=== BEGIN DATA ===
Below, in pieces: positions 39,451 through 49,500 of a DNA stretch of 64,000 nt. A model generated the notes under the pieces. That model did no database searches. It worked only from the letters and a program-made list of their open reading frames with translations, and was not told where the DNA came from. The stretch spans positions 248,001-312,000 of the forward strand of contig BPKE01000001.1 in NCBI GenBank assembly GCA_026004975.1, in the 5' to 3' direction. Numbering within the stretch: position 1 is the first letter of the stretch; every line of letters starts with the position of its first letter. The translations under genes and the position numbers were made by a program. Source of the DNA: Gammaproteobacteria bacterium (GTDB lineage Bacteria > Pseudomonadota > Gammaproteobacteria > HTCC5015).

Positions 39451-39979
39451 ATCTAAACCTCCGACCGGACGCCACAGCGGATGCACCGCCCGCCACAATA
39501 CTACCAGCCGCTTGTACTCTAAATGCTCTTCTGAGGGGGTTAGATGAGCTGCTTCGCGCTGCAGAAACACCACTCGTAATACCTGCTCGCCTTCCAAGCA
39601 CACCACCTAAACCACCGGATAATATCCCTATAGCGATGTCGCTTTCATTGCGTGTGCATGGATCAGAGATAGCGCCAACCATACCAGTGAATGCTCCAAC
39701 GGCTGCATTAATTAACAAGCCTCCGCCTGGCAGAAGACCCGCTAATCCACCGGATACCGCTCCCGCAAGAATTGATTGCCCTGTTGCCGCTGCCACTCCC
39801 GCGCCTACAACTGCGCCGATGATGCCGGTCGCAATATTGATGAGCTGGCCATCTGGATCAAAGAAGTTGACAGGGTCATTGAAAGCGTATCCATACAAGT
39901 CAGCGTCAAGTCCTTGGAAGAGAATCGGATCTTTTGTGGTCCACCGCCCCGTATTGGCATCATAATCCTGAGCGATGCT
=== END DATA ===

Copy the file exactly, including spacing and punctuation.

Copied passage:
Below, in pieces: positions 39,451 through 49,500 of a DNA stretch of 64,000 nt. A model generated the notes under the pieces. That model did no database searches. It worked only from the letters and a program-made list of their open reading frames with translations, and was not told where the DNA came from. The stretch spans positions 248,001-312,000 of the forward strand of contig BPKE01000001.1 in NCBI GenBank assembly GCA_026004975.1, in the 5' to 3' direction. Numbering within the stretch: position 1 is the first letter of the stretch; every line of letters starts with the position of its first letter. The translations under genes and the position numbers were made by a program. Source of the DNA: Gammaproteobacteria bacterium (GTDB lineage Bacteria > Pseudomonadota > Gammaproteobacteria > HTCC5015).

Positions 39451-39979
39451 ATCTAAACCTCCGACCGGACGCCACAGCGGATGCACCGCCCGCCACAATA
39501 CTACCAGCCGCTTGTACTCTAAATGCTCTTCTGAGGGGGTTAGATGAGCTGCTTCGCGCTGCAGAAACACCACTCGTAATACCTGCTCGCCTTCCAAGCA
39601 CACCACCTAAACCACCGGATAATATCCCTATAGCGATGTCGCTTTCATTGCGTGTGCATGGATCAGAGATAGCGCCAACCATACCAGTGAATGCTCCAAC
39701 GGCTGCATTAATTAACAAGCCTCCGCCTGGCAGAAGACCCGCTAATCCACCGGATACCGCTCCCGCAAGAATTGATTGCCCTGTTGCCGCTGCCACTCCC
39801 GCGCCTACAACTGCGCCGATGATGCCGGTCGCAATATTGATGAGCTGGCCATCTGGATCAAAGAAGTTGACAGGGTCATTGAAAGCGTATCCATACAAGT
39901 CAGCGTCAAGTCCTTGGAAGAGAATCGGATCTTTTGTGGTCCACCGCCCCGTATTGGCATCATAATCCTGAGCGATGCT